Union estimates investing £1bn in HMRC could raise more than £11bn

Report comes as department announces – then U-turns on – plan for summer closure of tax self-assessment hotline
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By Tevye Markson

21 Mar 2024

An investment of £1bn into HM Revenue and Customs could raise more than £11bn, a union report claims.

The Association of Revenue and Customs report is supported by a survey which shows HMRC staff find that aging tech, low staffing levels and existing processes are impacting their ability to work efficiently.

As the report, Funding the Nation: Optimising HMRC, was launched in parliament on Tuesday, HMRC announced it would shut its tax self-assessment phoneline for half of the year and only open it for “priority enquiries” in the other half. However, on Wednesday HMRC U-turned, saying it is halting the plans "while it engages with its stakeholders about how to ensure all taxpayers’ needs – including small businesses – are met as HMRC shifts more people to online self-service in the longer term".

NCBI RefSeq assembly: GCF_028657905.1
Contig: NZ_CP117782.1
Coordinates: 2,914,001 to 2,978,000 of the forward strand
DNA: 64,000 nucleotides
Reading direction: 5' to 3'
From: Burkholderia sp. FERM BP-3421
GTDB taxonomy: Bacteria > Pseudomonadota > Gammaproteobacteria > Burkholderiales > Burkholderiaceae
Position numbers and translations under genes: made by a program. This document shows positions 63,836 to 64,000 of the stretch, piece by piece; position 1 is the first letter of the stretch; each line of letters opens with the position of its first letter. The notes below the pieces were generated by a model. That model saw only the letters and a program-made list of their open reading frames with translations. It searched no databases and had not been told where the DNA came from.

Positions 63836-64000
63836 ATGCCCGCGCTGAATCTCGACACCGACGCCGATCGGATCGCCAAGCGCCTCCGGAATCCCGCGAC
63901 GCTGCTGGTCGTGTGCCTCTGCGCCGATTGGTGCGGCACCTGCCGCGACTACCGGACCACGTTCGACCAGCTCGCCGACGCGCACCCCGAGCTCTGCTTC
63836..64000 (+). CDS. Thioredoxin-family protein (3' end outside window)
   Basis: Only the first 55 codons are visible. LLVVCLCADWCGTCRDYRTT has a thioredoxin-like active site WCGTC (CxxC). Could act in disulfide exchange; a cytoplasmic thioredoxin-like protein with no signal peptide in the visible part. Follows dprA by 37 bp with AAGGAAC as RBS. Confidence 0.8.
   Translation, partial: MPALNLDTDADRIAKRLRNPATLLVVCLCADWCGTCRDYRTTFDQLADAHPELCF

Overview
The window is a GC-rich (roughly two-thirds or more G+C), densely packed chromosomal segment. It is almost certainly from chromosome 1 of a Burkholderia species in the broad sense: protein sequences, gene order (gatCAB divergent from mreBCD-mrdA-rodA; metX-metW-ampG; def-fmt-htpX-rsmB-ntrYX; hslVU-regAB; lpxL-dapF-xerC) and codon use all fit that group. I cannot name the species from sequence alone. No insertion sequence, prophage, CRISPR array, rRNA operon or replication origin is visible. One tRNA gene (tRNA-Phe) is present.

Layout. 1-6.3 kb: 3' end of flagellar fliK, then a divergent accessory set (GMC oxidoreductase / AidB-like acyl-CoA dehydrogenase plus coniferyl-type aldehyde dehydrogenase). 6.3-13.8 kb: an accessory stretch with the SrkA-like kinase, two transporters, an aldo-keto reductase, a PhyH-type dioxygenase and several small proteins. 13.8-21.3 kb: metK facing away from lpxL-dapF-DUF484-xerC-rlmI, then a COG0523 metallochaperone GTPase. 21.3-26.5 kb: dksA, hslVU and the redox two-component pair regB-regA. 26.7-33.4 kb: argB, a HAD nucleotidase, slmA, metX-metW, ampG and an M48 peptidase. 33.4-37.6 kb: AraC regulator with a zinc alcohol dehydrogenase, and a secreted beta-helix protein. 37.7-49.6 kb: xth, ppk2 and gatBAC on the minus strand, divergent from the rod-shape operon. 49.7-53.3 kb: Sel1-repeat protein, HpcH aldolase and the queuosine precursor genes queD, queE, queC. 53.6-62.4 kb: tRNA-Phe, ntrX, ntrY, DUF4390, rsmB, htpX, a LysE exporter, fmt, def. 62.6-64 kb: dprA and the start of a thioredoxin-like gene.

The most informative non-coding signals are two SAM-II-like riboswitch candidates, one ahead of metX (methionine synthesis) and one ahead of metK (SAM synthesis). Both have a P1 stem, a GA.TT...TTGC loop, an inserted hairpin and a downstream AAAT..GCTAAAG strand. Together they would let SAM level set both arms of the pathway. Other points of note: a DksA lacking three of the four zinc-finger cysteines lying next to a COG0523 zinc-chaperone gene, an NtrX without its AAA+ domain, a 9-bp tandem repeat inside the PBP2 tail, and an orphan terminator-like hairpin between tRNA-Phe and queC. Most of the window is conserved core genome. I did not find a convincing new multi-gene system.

The paper by ARC – the FDA’s section for senior HMRC officials – estimates that, if the government invested £700m into its tax compliance regime, and £210m into customer services, it could raise £11.3bn for the next government over a period of parliament – or over five years.

The survey carried out by ARC as part of its evidence gathering found that poor processes and systems, low staffing levels, and technology problems are chief among HMRC staff’s concerns.

In the poll of 700 HMRC officials, some 81% agreed that “current departmental processes and systems inhibit [their] productivity, 68% said lack of staff had impacted their work, and 55% of respondents said issues with technology inhibited their ability to work effectively.

IT issues are wasting an hour-and-a-half of the average HMRC employee’s week, according to the survey, with 15% saying they lose more than four hours to poor technology per week, around one-tenth of a full-time staff member’s working hours.

The union said that extrapolating this across HMRC’s full workforce of roughly 61,000 full time equivalent staff worked out at around 4 million lost working hours per year.

FDA general secretary Dave Penman commented that it is “completely unacceptable in 2024” that HMRC officials are reporting losing hours of working time every week because of poor technology.